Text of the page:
We asked why they had no gas and if they planned on getting and got the same reply "It was a slow winter". I believe the store sold a few years ago and the asking price was around $750,000. Anybody ever notice the Taxidermy sign on the building behind the store. I still remember going as a kid to the store on German Hill, which is currently the B&H, when they had the bears named Rosie and Jigs and the deer. And back in the 1960s and 70s, the Whig Hill store, we used to walk from camp along the road and pick up pop bottles and turn them in for the deposit to buy penny candy or a bag of chips. The good old days.
I heard that line this year and last year. But, the year before that, everything was fine. What was it about the last two winters that was so different from the previous dozen or so?
Most of these types of places have always had small profit margins but now costs of doing business, just keeping the lights on and such, have really gone up. They're likely HEAVILY dependent on good tourist seasons and so it really doesn't take much more than a bad season or two in a row to wipe these small businesses out.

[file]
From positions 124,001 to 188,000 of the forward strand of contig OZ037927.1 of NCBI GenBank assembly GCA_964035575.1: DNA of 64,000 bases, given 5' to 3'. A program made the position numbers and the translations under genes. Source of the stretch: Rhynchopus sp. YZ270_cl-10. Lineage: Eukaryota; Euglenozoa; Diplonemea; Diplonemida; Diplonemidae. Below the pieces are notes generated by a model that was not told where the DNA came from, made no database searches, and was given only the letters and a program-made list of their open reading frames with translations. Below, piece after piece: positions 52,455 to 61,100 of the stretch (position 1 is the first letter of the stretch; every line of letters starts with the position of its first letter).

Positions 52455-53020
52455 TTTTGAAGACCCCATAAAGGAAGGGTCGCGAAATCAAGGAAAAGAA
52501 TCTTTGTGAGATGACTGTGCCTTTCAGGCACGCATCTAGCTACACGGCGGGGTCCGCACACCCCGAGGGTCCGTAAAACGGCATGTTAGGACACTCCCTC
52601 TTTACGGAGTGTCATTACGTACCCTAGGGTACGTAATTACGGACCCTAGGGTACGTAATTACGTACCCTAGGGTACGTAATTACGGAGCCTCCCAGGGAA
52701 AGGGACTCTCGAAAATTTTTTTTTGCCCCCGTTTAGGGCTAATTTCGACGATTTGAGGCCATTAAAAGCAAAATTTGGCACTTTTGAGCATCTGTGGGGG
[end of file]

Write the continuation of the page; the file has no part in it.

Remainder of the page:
We see it when we got to Wilmington, NY in the Adirondacks. Beautiful, tiny town and they have both a summer tourist season (fishing, boating, etc) and a winter tourist season (skiing at Whiteface, etc.) and many of the businesses absolutely rely on that tourism dollar to make it or break it much more than the local resident dollar. We've been going up there for about a decade now and have seen several business we loved and enjoyed fold after a bad season. Mostly these are restaurants and cafes and small markets. In fact, the only gas station/convenience store in the village closed down the other year and was for sale last year.

So when they say it was "a bad winter" or a "bad summer" for them it might not be the whole story but it's more than likely a significant part of it.
 

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I talked to someone who worked there for a while. They left because they seen that it was going down. That was almost 2 years ago. I always try and do my part and support the locals. I buy my adult beverages up there and as much food as possible.